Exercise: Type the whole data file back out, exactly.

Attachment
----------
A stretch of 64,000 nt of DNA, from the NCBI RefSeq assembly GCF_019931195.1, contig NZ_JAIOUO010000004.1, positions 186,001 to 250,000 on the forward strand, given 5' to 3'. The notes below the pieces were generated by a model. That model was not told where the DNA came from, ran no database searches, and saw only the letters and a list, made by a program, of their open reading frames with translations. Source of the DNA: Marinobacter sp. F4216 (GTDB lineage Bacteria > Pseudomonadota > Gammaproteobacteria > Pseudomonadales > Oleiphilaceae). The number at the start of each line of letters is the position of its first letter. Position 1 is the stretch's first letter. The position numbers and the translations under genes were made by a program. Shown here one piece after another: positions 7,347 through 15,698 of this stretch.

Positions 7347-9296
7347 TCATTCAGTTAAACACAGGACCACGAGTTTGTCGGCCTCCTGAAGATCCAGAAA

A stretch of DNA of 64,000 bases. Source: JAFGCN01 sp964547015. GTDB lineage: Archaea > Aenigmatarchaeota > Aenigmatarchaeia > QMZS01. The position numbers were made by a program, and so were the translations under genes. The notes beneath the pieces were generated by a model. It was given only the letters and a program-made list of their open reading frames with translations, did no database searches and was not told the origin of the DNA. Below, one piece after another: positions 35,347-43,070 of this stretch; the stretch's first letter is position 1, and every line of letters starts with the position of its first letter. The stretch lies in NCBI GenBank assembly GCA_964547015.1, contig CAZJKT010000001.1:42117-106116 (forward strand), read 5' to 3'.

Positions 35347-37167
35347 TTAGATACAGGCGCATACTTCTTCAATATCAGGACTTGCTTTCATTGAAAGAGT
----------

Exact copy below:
A stretch of 64,000 nt of DNA, from the NCBI RefSeq assembly GCF_019931195.1, contig NZ_JAIOUO010000004.1, positions 186,001 to 250,000 on the forward strand, given 5' to 3'. The notes below the pieces were generated by a model. That model was not told where the DNA came from, ran no database searches, and saw only the letters and a list, made by a program, of their open reading frames with translations. Source of the DNA: Marinobacter sp. F4216 (GTDB lineage Bacteria > Pseudomonadota > Gammaproteobacteria > Pseudomonadales > Oleiphilaceae). The number at the start of each line of letters is the position of its first letter. Position 1 is the stretch's first letter. The position numbers and the translations under genes were made by a program. Shown here one piece after another: positions 7,347 through 15,698 of this stretch.

Positions 7347-9296
7347 TCATTCAGTTAAACACAGGACCACGAGTTTGTCGGCCTCCTGAAGATCCAGAAA

A stretch of DNA of 64,000 bases. Source: JAFGCN01 sp964547015. GTDB lineage: Archaea > Aenigmatarchaeota > Aenigmatarchaeia > QMZS01. The position numbers were made by a program, and so were the translations under genes. The notes beneath the pieces were generated by a model. It was given only the letters and a program-made list of their open reading frames with translations, did no database searches and was not told the origin of the DNA. Below, one piece after another: positions 35,347-43,070 of this stretch; the stretch's first letter is position 1, and every line of letters starts with the position of its first letter. The stretch lies in NCBI GenBank assembly GCA_964547015.1, contig CAZJKT010000001.1:42117-106116 (forward strand), read 5' to 3'.

Positions 35347-37167
35347 TTAGATACAGGCGCATACTTCTTCAATATCAGGACTTGCTTTCATTGAAAGAGT